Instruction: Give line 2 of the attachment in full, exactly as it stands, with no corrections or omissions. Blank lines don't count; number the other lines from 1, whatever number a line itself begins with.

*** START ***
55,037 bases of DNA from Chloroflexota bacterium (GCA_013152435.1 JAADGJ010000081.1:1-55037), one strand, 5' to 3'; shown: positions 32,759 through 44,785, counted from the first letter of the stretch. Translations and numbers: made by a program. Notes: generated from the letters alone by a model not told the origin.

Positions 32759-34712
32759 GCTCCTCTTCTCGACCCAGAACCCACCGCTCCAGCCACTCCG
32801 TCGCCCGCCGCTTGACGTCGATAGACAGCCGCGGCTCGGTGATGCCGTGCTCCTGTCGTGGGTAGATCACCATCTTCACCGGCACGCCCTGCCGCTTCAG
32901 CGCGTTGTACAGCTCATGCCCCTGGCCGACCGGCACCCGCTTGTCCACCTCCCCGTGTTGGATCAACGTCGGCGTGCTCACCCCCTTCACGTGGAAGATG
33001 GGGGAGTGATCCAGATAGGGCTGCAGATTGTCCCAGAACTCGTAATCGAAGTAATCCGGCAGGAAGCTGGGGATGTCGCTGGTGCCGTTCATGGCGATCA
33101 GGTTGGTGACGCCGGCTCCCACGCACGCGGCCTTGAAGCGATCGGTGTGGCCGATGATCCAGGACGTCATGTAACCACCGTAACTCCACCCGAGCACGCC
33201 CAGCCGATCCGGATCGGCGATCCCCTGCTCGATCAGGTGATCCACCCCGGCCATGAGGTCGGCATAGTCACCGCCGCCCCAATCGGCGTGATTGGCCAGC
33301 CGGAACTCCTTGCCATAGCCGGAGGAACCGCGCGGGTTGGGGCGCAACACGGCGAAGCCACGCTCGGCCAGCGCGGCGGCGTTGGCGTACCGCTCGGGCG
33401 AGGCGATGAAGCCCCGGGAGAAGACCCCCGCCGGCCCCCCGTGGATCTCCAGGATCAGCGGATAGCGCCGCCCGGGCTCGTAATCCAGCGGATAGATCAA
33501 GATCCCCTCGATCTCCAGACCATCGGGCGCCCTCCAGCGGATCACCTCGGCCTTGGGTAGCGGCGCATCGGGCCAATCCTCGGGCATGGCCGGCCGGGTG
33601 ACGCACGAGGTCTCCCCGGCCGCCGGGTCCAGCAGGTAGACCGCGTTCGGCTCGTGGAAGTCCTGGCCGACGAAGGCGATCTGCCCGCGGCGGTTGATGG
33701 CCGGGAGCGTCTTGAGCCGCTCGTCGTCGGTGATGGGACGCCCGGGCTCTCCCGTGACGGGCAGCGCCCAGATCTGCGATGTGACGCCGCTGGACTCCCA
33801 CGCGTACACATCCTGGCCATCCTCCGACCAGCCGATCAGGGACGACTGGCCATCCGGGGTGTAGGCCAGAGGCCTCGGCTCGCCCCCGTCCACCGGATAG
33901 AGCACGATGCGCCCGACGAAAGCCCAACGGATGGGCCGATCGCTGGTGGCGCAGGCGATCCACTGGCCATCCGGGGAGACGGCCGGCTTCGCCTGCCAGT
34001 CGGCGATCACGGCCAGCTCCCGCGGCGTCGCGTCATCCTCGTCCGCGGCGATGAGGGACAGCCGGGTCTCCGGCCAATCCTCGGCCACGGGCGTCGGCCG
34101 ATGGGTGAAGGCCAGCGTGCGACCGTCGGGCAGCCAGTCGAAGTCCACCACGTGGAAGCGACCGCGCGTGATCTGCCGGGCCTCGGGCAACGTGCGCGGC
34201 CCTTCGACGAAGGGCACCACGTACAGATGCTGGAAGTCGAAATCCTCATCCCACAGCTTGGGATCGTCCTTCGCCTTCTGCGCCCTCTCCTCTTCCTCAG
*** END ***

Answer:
Positions 32759-34712